May 06, 2009

The Coincidental Laureate

As various other bloggers noted during the Text Festival, Carol Ann Duffy was coincidentally confirmed as the next poet laureate. In the blogs I saw there was only mild criticism of quality of her writing, though I felt that the irony hung in the air that it should be announced in Manchester concurrently with (but disconnected from) the Festival. However in the Thinking Environment Symposium on the Festival Sunday there was more open anger at the appointment. The symposium was an invitation only workshop for the festival artists, premised on the idea that Festivals and conferences usually expect things from their participants and don’t very often give them something back (except some small payment). The artists were offered the space to develop their thinking about their own practice and collaborative ways forward for innovative work (I will return to this in a future blog). The anger expressed at the Duffy appointment was not a major feature of the day’s thinking but is worth thinking about. On face value the anger is legitimate (especially for UK poets who had to live with the doggerel that Andrew Motion came out with and who have not much greater expectation of Duffy). I certainly have complained about the dismal quality of laureate writing many times here and elsewhere, and sometimes with the same anger. However, in the Thinking Environment it occurred to me that the anger was misplaced. We complain that Poet Laureates are mainstream poets – and frequently not even the ‘most capable’ of that empty ‘school’. But actually that is the job description: the poet is recommended on a list drawn up by someone in Government and presented to the Queen who chooses the one she likes. The poet is then approached indirectly to see if they would accept if asked. If they accept they are appointed if they refuse they were never asked – because a subject can’t refuse the Monarch. Even poets in the mainstream have problems with this; I vaguely recall that Andrew Motion wasn’t the first person who wasn’t asked. As a person, when I have met her, Carol Ann Duffy has always been nice to me – I remember her appreciating my explanation of how to read Lyn Hejinian’s Writing is an Aid to Memory and she was once very kind when I needed personal support, and I also had a sense that there was at least some backbone of (feminist) political principle. Fundamentally and obviously the Poet Laureate is the Establishment’s representation of itself, it is an appropriation. This era’s mainstream poets accept because of the carrot that they can use it to promote poetry in general; it is represented as a platform, so despite the obvious negatives, these poets think that they can use it to get more people reading. I don’t see any evidence of Motion achieving this; admittedly he is such a poor poet reading could hardly be helped (he is now Chairman of the Museums Libraries & Archives Agency, which is an equally pointless governmental organisation).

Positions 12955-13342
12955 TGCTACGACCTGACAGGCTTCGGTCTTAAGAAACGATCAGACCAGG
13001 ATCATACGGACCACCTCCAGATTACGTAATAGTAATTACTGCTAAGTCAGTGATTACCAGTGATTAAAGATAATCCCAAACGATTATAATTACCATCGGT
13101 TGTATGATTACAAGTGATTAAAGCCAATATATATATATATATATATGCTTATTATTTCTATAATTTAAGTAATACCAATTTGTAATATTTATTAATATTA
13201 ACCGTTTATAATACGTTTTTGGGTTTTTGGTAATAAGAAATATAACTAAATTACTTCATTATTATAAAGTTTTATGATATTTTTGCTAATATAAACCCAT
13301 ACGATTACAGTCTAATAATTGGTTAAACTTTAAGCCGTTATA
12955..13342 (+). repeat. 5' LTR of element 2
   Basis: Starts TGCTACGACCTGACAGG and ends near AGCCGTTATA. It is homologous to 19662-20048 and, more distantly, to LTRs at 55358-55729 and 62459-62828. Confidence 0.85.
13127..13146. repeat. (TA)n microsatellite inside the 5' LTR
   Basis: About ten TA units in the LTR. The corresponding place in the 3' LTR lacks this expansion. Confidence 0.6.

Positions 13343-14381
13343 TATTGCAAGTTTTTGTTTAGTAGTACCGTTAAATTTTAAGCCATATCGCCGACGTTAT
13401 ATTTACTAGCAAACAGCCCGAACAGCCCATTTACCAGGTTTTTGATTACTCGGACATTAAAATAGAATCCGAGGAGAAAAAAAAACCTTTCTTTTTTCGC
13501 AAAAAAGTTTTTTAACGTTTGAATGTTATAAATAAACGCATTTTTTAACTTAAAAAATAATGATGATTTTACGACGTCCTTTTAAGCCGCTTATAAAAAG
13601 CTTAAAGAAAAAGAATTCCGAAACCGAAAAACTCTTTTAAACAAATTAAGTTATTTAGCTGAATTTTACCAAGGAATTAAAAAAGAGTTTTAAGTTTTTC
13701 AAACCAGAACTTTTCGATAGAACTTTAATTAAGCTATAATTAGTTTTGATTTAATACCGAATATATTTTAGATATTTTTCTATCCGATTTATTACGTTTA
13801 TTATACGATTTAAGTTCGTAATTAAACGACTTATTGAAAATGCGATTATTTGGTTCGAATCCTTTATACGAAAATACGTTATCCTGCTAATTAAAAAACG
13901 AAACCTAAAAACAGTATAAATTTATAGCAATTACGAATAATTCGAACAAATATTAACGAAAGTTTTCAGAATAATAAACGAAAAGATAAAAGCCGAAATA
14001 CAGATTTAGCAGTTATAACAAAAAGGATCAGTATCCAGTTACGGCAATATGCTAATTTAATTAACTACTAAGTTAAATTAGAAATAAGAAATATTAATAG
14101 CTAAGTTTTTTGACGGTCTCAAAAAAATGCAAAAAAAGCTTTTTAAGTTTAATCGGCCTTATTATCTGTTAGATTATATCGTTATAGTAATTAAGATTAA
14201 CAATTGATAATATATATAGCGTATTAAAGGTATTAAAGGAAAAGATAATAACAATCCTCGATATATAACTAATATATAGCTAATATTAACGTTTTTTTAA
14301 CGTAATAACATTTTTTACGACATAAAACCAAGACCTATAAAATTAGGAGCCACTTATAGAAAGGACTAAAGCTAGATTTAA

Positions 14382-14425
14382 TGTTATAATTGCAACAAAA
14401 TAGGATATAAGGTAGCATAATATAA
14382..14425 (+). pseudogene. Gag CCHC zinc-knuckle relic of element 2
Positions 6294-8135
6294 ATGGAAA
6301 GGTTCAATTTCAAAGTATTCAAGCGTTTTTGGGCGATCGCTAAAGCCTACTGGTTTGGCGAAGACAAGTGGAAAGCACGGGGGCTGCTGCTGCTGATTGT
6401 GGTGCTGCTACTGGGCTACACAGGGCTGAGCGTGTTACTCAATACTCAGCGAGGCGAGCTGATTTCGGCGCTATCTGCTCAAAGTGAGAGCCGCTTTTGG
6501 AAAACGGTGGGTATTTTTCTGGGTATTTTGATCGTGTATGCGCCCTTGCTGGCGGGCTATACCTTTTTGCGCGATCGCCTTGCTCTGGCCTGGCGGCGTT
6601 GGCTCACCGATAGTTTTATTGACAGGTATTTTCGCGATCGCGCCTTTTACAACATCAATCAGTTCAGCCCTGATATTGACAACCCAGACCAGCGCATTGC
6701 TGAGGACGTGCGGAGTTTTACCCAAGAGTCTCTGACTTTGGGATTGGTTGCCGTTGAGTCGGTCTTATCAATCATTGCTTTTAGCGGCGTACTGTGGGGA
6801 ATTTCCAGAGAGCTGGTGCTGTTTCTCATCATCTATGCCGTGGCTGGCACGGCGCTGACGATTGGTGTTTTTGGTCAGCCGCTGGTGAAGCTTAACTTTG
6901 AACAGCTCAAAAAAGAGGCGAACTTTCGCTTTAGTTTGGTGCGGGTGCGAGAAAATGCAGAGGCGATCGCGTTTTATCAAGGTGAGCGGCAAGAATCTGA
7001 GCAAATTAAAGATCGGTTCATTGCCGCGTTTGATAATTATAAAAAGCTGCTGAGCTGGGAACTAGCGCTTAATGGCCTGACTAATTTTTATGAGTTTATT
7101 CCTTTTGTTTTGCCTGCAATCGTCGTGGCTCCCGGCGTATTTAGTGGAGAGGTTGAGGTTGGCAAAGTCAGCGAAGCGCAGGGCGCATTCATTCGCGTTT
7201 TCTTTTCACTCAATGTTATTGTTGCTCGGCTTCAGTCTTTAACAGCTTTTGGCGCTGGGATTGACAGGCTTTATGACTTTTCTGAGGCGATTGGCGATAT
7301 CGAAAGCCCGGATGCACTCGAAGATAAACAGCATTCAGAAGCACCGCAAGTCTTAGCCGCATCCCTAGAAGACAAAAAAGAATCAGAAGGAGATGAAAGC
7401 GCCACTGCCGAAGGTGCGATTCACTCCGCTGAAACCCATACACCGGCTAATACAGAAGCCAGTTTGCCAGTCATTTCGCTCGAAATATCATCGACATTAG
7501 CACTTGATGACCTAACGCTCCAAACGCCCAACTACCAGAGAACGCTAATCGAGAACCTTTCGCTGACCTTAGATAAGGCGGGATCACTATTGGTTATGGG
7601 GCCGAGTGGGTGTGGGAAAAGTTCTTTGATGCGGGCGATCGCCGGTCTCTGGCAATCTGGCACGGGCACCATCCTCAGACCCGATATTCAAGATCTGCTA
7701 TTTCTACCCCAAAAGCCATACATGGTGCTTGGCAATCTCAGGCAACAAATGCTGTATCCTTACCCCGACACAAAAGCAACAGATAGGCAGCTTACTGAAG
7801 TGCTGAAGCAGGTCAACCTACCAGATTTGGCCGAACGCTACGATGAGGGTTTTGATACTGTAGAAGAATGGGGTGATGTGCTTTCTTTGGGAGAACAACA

I think it is instructive to look at the Royal/Establishment use of a different artform: visual art. Does anyone get irritated or angry about the Royal Portrait painters? Every few years a mediocre artist that we have never heard of gets commissioned to paint the Queen’s portrait. It is a news item and the only question inevitably is whether the painting looks like her, with the only question to the nobody painter being ‘what is she like as a model?’ It doesn’t register at all in the art world because visual art has an autonomy of purpose, intent and public-private economy which is driven by newness and the next thing (discussion of the Blairite access corporatism of the Tate & other Empires is too much of a digression here). So the nearest Monarch-Government can come to appropriating contemporary art is the Culture Minister attending the Turner Prize or super-star artists at cocktail parties at Number 10: a reflected glory that they can be modern and cool – a state artist would be kitsch. The idea that the Queen could announce that the Turner Prize winner will be designated the official state artist would be laughable, and the official portraitist is in the same way below even that. The anger at the Poet Laureate is often focused on the question of who it is and that there are so many more interesting poets who could do it better, but this is to lose the argument before it starts. The Poet Laureateship is itself the denigration of all poetry. Instead of anger, which exemplifies the artform’s weakness, maybe derision and laughter would be more productive, allied with counter-naming (as Ron Silliman argued in the Thinking Environment): So the post should generally now be referred to as the State Poet – call it what it is – or the Poet Lackey or the Puppy Laureate (although even Barney would refuse the Queen’s offer – Who am I kidding? if she included doggy biscuits, then like the poets who take the job, he will do anything – but at least he would have the transparent canine integrity and lack of conceit to be driven by the urge for biscuits rather than the pathetic obsequiousness of wearing their collar).

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